Continuous Improvement

When I first started programming, I was under some illusion that one day, once you learned enough about the language, runtime, or design patterns, you could hammer out some brilliant lines of code, they would work almost magically, and you’d never need to touch it again!

Boy, was I wrong.

Turns out, there’s this word.  You all know it.

Refactoring.

We have a similar word in Lean/Six Sigma.  It’s called ‘Kaizen’.  In short, it means continuous improvement, but it has far reaching implications.  The word has its roots in Japanese culture & business (books that were written in the 80’s reference it), representing a philosophy of using data to constantly improve processes.  The major focus here is that it represents incremental improvement, not “big bang” improvement.  In the image below, the blue sections are slow, gradual improvements, intermingled with large jumps representing major advancements (red).

A more traditional visual of Kaizen may look something like this –

The key takeaway is that improvement happens gradually, and constantly.

A key tenet of Agile development (as argued by Dave Thomas of Agile fame) is that Agile software development is merely the process of making a small change, pausing to take a look at whether the changes have had a positive impact, and then course correcting if necessary.  Looks like the chart above doesn’t it?

A major component of this is refactoring.  In my opinion, every time a development team touches a codebase, they should leave the code in a better state than when they found it.  The goal here should be to improve readability, performance, organization, and overall flexibility of the code.  A Six Sigma-minded company pursues these opportunities to reduce waste, and only the worst run companies believe that waste is only financial.

Waste takes many forms – wasted time, effort, and talent, and all 3 of these are extremely relevant in software.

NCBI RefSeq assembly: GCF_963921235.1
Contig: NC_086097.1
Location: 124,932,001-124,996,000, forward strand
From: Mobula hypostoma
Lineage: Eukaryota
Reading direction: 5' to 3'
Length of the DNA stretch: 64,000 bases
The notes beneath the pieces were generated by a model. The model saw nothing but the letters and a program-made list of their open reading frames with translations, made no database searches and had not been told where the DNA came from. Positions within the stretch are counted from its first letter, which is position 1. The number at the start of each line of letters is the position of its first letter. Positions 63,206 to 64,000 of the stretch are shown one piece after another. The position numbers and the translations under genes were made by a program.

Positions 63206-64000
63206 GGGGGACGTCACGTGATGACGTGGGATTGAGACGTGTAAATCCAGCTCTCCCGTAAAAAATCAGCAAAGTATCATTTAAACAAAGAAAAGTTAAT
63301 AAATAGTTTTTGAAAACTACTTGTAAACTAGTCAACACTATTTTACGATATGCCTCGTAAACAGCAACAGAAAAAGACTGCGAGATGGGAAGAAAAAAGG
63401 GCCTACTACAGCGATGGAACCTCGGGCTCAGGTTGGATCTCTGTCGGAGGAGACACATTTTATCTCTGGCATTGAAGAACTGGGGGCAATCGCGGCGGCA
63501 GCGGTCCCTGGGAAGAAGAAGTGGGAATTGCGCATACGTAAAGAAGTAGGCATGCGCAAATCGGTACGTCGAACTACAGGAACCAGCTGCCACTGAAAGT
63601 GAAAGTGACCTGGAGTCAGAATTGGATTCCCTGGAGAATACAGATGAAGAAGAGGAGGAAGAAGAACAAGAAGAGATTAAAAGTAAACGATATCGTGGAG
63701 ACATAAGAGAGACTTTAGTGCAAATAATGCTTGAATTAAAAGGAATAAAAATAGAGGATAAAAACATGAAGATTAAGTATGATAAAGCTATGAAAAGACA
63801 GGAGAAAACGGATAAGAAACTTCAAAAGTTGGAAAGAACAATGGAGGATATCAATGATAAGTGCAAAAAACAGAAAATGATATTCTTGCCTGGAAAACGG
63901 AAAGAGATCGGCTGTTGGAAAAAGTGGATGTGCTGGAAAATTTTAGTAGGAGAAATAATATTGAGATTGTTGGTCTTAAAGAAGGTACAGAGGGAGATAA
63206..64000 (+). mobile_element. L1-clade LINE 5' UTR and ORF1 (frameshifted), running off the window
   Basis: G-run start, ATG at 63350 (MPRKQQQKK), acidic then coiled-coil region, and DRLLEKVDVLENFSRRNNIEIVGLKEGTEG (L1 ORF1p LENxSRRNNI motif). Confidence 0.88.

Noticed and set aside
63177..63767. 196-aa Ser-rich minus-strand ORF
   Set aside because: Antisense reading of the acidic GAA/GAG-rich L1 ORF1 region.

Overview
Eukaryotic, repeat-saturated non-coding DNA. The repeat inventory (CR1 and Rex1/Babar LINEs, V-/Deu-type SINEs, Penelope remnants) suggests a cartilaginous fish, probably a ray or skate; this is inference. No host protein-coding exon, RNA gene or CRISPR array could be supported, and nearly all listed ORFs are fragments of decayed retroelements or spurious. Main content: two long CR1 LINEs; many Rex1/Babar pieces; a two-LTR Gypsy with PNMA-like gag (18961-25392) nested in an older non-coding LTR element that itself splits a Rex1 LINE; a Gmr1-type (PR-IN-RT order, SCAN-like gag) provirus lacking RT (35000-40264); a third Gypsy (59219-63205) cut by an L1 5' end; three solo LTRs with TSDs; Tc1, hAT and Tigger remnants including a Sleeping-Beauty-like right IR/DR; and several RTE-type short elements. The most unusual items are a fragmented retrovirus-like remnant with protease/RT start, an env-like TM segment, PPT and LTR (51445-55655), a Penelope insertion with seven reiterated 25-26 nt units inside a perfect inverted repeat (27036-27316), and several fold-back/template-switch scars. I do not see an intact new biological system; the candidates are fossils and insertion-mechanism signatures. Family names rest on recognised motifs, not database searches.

Wasted time results in delayed project deadlines, compressed testing, inter-personal frustrations, and a more rushed workflow in general, and rushing does not work in IT.  Sales people and high powered business folks may work better under tremendous pressure, but trust me, developers don’t.  Coding is a calculated and involved mental activity.

Wasted effort turns a 1 hour task into a 4 hour one.  It means you spent 3 hours copy pasting data from a spreadsheet into a custom JSON structure used by your app, only to find that in the end, it needed to be CSV format, and you could have just done a straight export from Excel.  Additionally, developers love efficiency hacks.  If wasted effort becomes a routine occurrence, they will rapidly become frustrated with their job, and will have reduced output and problem solving ability.  This makes for reduced team morale, and potentially increased turnover – something that HR teams may raise their eyebrow at you for.

Wasted talent is a truly hidden waste, and can silently kill large companies who are not prepared to respond.  A good friend of mine works extensively in finding and retaining the best talent for his business teams, and we’ve discussed this at length.  Hopefully I don’t need to justify this point, but if you think that all developers are worth the exact same amount, you have much more to learn about high quality software development. Steve Jobs probably could probably explain this better than I could.

Refactoring took me many years to fully appreciate, and I must admit, I’ve really come to love it.  It can feel like it can be its own art form sometimes.  Now, if you don’t have unit tests as insurance for all of your changes, you should probably go back to basics and get those up and running.  “Deploy with confidence” and all that.

There’s a ton of great material out there on refactoring, and I have yet to pick up my copy of the Fowler book on it. But, I’m keeping it simple.  Know your code smells, and make a series of small improvements in an effort to reduce waste.  If the design problem presents itself, maybe integrate a design pattern and assess the solution in a code review.  Over time, trust in the process that your codebase will improve over time.  The next developer will love you for it!

 

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